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Tuesday, April 17, 2007
JAPAN'S SELF-DEFENSE FORCES
SDF emerging as the military it truly is
The government has steadily expanded the activities of the Self-Defense Forces since the 1990s as the nation sought to play greater roles in international political and security affairs. Public perceptions toward the SDF have also changed in line with changes in the security environment, espe cially following North Korea's missile and nuclear tests last year. Yet a unique background and history still set the SDF apart from other armed forces.
When were the Self-Defense Forces organized?
The SDF was launched in 1954. But its history began when the National Police Reserve, the predecessor of the Ground Self-Defense Force, formed in 1950 with 75,000 members at the request of the Allied Occupation. Half of its ranks were Imperial Japanese Army veterans.
The war-renouncing Constitution drafted under Occupation pressure effectively disarmed Japan. But when the Korean War broke out in 1950, the Allies needed to move the bulk of their forces from Japan to the Korean Peninsula and wanted Japan to defend its own territory.
From there, it steadily expanded. On July 1, 1954, the NPR was reorganized into the Ground and Maritime Self-Defense Forces, and the Air Self-Defense Force and the Defense Agency were created.
When the National Police Reserve was created, both the Japanese government and Allied forces wanted it to appear nonmilitary on the outside but to have a military organization.
NPR members were trained by the U.S. military and used American weapons. However, the government appointed police bureaucrats to its top posts so former military brass would not regain power.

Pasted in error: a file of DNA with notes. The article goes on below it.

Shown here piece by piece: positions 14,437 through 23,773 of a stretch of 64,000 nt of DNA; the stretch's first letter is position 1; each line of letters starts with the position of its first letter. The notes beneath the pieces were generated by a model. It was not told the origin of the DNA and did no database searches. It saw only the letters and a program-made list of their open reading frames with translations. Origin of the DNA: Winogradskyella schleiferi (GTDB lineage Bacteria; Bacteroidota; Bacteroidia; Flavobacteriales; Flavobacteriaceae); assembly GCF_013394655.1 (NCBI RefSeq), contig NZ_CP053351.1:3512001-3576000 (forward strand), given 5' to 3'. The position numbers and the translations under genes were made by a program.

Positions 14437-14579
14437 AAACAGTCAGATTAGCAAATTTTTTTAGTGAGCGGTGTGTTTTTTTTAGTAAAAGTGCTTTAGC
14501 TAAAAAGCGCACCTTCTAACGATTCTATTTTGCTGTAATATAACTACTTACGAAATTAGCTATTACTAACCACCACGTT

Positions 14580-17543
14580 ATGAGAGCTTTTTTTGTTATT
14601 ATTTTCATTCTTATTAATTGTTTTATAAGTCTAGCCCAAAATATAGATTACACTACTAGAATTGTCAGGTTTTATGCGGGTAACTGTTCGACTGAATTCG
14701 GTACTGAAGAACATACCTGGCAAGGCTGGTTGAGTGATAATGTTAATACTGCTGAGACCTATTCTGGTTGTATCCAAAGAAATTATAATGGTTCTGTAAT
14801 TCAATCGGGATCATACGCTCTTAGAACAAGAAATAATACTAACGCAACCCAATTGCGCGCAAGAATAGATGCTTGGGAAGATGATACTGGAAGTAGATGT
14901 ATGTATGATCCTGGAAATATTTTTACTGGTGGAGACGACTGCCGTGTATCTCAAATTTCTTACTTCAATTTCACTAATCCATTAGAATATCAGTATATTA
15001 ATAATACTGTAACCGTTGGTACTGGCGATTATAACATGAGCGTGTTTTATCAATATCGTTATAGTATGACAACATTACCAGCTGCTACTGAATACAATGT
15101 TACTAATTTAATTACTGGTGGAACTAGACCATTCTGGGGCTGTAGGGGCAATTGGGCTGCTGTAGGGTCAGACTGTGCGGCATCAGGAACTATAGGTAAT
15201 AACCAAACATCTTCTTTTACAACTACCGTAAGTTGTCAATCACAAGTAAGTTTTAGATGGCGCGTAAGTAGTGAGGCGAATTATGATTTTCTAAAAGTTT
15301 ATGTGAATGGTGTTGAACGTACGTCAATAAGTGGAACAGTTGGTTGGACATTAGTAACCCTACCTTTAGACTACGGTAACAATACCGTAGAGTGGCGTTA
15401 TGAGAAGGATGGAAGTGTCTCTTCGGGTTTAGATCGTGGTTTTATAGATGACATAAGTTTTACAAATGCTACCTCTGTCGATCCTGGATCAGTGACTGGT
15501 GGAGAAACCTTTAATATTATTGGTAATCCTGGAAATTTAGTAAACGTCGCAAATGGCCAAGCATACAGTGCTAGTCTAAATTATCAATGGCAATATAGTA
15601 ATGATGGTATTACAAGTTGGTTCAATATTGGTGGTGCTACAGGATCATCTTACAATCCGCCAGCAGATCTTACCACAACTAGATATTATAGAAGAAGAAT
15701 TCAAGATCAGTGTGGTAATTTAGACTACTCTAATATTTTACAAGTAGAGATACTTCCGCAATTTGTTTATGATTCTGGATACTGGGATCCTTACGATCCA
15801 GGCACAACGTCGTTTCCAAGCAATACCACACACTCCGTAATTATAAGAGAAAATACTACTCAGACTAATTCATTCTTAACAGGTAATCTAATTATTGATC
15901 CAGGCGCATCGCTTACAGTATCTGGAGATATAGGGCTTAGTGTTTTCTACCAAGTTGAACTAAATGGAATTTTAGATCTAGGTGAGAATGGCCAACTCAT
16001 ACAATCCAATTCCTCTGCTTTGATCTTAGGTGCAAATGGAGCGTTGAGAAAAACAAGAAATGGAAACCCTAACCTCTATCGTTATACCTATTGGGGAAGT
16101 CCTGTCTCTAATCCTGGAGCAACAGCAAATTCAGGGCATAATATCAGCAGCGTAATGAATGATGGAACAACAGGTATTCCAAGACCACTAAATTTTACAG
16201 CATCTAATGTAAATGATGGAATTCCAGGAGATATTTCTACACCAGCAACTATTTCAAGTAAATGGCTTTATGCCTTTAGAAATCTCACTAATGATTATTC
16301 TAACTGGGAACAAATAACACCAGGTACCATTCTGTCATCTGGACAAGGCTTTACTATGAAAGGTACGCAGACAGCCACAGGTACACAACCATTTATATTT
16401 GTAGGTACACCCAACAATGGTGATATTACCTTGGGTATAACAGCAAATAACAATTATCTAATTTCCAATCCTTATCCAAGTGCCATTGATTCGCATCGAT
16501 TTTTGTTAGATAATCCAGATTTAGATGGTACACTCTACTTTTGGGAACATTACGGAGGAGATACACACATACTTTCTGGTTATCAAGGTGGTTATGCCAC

Doesn't the Constitution ban Japan from actually possessing a military?
Yes, on paper. Article 9 stipulates Japan cannot use force to resolve international disputes and, for that matter, will not maintain ground, air, naval or other war potential.
To justify the SDF's existence, the government claims the Constitution does not ban the maintenance of an armed force for self-defense.
So government leaders have long been careful not to deem the SDF as having the potential to wage war. During Diet debate in 1953 before the SDF was created, Prime Minister Shigeru Yoshida described the SDF as a "military force without war potential" -- an argument criticized as hocus-pocus.
Separately, U.S. Army Col. Frank Kowalski, who was in charge of building the NPR as deputy chief of civil affairs in Japan, said in a 1969 report titled "The Rearmament of Japan" that it is a "great lie" that the soldiers, guns, tanks, cannons, rockets and airplanes Japan possess do not constitute war potential.
What makes the SDF unique compared with other military forces?
International law recognizes that there are legal reasons to go to war, but Japan has renounced this right. So the SDF's activities are strictly limited to self-defense and the minimum amount of force necessary to this end, according to the government.
The "minimum amount" is meticulously defined by the government. The SDF has been banned from possessing offensive weaponry, including long-range surface-to-surface missiles, aircraft carriers and long-range bombers.
SDF members also face tight legal constraints on the use of the weapons they are issued with. They are subjected to the same regulations as police in this respect, and are only allowed to use firearms to defend themselves or to repel an attack.